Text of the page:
The 64-channel EEG setup, on the other hand, is used for more advanced studies because it provides a greater spatial resolution. It consists of 64 electrodes distributed across the scalp, which cover more regions that may otherwise be missed in a 19-channel setup. Given its higher electrode density, the 64-channel is successfully used in neuroimaging, brain-computer interfaces, and other applications that require fine-grained spatial information.

Importance of Multiple EEG Channels

Using multiple EEG channels will provide a more detailed brain activity, resulting in more insightful data about someone’s behavior. Besides, it will also result in better spatial resolution, since brainwave activity is captured from different brain regions at the same time. 

Since the brain generates different brainwave categories (e.g. delta, theta, beta, gamma, alpha), having multiple EEG channels to record their activity will result in richer data behind certain cognitive tasks and states. 

EEG Channel Data Representation and Analysis with iMotions

If you want to take a glimpse into people’s heads and see what engages them, makes them interested, or bored, or gauge their cognitive load during a task, EEG is a reliable choice. As we mentioned earlier in this article, some EEG systems have higher time resolution than others, which means that you can see the brain regions associated with mental and emotional processes in real time. iMotions offers technology that supports real-time measuring and data streaming.

Complete experimental suite

Before you plan your next EEG experiment or task, consider what equipment you need. In most cases, a separate software is required for stimulus display and EEG recording. However, iMotions offers a multimodal software solution that includes EEG, eye tracking, facial expression analysis, and other biosensors (such as GSR, ECG, and EMG). This meets most requirements for study design, multisensor calibration, data collection, and analysis.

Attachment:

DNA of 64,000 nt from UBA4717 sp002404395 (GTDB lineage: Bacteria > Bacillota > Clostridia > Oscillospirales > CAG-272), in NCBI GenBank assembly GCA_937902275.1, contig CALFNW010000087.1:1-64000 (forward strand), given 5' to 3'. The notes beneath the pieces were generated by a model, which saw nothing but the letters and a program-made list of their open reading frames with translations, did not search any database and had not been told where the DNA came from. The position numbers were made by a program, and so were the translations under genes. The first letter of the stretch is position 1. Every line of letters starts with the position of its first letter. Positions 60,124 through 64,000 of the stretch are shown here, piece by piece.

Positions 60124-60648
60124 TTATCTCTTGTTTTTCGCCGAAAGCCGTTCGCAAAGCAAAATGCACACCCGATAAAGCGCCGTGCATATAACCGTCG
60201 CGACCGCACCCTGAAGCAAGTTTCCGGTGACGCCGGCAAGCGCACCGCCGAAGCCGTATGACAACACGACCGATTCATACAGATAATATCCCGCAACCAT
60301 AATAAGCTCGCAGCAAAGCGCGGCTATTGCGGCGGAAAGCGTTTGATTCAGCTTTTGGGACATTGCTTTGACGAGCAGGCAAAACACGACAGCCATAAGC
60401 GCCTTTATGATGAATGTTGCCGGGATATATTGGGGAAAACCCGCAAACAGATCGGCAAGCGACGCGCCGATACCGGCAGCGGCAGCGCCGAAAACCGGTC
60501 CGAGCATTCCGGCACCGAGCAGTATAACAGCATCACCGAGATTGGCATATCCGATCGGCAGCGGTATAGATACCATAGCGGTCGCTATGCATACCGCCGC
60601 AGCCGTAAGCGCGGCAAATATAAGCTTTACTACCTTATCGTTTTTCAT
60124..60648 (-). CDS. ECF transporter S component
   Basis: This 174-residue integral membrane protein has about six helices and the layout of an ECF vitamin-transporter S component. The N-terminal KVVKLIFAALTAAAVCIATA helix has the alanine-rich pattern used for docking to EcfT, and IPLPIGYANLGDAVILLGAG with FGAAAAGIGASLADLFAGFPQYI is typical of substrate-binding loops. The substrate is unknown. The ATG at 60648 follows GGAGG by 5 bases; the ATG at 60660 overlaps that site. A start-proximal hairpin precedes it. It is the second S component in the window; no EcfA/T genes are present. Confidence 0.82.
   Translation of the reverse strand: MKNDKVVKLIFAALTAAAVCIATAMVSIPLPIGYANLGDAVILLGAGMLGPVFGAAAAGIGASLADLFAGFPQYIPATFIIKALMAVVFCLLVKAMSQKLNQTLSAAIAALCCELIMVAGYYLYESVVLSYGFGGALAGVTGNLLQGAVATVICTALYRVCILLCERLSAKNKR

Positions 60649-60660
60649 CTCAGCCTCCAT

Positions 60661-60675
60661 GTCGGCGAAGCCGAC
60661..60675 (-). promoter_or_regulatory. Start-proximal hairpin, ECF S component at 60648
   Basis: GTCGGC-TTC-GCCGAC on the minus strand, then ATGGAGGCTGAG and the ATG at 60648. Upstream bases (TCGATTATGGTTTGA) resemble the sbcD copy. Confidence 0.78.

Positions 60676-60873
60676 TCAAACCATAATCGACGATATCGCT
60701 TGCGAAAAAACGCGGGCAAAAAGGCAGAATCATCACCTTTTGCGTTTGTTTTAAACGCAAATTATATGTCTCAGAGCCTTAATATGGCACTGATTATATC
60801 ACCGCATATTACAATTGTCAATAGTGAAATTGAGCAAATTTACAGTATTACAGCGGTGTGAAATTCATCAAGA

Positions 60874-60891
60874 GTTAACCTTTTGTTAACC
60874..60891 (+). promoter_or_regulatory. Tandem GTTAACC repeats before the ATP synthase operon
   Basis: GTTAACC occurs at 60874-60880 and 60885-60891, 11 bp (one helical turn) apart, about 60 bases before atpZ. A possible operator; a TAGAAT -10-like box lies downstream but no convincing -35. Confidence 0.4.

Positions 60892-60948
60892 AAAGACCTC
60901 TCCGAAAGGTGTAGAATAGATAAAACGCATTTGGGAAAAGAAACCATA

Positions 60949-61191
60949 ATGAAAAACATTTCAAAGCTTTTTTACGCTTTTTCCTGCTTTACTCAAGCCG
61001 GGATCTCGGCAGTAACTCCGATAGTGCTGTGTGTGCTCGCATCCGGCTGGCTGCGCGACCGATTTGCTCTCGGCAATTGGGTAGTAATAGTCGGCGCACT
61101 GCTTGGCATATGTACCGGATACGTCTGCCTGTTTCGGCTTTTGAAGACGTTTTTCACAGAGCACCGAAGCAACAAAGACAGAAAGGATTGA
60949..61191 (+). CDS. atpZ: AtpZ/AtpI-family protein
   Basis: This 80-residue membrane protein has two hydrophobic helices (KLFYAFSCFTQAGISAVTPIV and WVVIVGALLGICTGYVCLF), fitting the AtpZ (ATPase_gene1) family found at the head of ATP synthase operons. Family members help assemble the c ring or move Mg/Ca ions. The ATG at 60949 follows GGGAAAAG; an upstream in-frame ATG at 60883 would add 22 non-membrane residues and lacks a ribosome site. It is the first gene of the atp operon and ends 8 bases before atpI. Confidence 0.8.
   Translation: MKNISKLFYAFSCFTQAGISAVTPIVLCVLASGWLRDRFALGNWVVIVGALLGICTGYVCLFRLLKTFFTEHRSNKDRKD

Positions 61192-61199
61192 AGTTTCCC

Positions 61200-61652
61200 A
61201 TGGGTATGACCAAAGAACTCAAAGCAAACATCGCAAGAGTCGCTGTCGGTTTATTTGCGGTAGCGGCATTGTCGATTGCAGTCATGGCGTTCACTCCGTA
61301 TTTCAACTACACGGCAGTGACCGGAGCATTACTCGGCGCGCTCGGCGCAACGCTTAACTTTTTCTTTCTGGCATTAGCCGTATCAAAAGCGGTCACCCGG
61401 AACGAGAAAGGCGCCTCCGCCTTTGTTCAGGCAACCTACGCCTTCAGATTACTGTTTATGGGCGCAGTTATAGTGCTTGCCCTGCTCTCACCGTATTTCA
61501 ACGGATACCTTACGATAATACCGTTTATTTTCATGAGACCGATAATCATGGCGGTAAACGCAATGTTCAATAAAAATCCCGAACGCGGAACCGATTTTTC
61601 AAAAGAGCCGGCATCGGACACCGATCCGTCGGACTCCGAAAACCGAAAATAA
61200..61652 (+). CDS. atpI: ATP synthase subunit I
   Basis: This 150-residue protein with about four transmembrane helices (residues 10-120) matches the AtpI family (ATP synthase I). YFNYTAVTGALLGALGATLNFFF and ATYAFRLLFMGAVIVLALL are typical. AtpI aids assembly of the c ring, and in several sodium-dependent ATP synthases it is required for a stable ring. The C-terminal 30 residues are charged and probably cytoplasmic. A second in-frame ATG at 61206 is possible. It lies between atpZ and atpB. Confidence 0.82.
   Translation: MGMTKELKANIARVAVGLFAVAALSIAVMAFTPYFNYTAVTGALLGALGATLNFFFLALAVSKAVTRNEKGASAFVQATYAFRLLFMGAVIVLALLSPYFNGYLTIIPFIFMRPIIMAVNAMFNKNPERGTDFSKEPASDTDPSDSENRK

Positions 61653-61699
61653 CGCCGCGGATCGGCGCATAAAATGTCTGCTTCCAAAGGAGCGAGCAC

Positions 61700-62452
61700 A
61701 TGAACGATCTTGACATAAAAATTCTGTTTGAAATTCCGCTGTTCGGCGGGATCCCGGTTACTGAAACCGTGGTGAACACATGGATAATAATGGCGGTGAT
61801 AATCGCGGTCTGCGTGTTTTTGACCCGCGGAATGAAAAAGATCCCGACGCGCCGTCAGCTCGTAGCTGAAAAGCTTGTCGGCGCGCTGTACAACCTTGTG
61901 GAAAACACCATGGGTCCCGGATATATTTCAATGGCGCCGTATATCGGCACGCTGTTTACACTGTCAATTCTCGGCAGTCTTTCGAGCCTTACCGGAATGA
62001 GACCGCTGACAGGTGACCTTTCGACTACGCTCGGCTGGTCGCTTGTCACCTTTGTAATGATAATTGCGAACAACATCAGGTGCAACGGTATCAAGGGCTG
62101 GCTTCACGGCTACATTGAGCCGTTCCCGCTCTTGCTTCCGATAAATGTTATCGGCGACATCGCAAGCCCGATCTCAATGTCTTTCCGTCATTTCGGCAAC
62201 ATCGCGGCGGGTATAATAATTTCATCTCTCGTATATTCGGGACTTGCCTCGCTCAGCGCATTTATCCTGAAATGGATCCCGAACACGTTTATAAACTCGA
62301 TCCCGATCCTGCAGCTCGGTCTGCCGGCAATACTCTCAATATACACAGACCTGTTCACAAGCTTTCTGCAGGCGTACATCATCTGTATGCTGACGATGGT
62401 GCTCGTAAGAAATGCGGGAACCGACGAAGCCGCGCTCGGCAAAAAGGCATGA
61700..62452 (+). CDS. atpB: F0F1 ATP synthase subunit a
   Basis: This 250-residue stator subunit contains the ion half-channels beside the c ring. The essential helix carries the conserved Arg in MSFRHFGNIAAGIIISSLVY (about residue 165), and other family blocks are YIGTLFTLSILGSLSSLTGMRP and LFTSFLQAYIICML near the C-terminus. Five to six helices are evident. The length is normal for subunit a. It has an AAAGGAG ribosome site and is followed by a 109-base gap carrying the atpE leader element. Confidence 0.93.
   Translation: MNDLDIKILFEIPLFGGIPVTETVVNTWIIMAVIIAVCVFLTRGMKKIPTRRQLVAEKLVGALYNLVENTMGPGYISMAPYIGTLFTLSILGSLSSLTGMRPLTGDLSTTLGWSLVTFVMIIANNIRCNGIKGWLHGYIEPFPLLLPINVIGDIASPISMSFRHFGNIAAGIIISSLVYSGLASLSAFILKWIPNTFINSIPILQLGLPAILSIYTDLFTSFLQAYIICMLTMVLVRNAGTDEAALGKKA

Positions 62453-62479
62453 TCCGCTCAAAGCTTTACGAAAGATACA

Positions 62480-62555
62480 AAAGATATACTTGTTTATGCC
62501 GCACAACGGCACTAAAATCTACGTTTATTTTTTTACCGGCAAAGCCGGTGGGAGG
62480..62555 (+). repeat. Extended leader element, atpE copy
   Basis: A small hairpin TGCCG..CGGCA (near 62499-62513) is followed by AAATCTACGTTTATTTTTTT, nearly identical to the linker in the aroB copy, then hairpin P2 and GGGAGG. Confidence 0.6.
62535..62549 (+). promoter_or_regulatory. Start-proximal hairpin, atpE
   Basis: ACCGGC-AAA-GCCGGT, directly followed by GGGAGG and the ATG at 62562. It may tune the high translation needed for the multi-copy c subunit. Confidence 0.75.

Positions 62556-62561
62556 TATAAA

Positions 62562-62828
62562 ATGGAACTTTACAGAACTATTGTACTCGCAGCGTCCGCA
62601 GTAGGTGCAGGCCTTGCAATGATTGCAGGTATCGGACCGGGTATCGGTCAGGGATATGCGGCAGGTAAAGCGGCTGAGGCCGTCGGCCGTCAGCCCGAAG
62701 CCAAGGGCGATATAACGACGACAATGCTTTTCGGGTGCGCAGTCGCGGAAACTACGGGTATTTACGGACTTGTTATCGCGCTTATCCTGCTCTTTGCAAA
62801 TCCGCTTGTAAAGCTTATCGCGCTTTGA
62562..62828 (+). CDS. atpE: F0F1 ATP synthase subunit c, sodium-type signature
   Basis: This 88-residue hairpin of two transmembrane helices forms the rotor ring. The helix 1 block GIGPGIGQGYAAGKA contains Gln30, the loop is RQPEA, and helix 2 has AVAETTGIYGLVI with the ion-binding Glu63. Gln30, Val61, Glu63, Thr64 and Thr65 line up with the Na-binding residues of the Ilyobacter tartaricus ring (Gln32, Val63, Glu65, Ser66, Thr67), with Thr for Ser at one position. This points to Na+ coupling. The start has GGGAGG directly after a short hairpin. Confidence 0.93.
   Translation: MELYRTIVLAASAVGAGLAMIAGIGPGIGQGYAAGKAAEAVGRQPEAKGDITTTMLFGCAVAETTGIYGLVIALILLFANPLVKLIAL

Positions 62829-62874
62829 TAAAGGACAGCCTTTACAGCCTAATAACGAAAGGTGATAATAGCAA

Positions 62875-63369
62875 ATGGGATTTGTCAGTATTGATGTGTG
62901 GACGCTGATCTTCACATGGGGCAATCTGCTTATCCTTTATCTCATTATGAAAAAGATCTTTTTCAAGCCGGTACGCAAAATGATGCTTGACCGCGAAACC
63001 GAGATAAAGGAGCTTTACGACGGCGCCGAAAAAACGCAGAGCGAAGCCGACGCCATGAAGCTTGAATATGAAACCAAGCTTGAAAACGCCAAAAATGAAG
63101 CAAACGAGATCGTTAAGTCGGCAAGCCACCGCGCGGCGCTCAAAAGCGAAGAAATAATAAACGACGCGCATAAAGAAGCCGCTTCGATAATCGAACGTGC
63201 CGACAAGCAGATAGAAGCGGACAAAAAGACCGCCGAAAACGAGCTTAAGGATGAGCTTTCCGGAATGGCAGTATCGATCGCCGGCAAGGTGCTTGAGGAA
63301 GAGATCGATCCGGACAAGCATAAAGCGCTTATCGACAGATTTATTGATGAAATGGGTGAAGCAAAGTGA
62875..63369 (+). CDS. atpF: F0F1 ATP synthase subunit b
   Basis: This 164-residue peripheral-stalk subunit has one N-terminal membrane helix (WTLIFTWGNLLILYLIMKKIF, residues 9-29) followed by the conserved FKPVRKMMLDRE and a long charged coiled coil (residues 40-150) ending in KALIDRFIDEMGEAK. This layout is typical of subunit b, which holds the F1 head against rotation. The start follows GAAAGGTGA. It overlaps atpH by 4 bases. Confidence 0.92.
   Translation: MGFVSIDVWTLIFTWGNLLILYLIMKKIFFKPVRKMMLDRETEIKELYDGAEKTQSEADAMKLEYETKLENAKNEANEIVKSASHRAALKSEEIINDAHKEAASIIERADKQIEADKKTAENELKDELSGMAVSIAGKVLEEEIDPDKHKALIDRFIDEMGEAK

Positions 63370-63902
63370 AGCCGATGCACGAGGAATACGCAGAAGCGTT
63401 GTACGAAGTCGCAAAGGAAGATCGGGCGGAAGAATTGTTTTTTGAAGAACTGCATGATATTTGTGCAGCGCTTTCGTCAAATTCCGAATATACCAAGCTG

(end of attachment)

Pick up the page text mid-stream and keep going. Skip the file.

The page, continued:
Automatic signal processing

The data analysis process from an EEG recording can be messy. Extracting the right signal from each brain region is a task in itself. The iMotions multimodal software automatically processes the signal in your data, giving you a unified output of the recorded brain activity. 

Hardware agnostic

The iMotions software can be seamlessly integrated with a variety of leading electroencephalogram (EEG) headsets from producers such as ABM, Neuroelectrics, and Brain Products. Regardless of the headset you choose to go for, iMotions will assist you with the rest of the data processing and analysis tasks. 


If you want to elevate your research, the iMotions multimodal software solution might become an indispensable tool. It is an easy-to-use system that supports all stages of the research process, from study design, multisensor calibration, data collection, and analysis. You can even pair it with additional biosensors such as facial expression analysis, GSR, eye tracking, EEG, and ECG/EMG along with survey technologies to create a comprehensive human behavior research experience. 

If you want to learn more about our offerings, contact our team at iMotions and see how we can best support your research goals.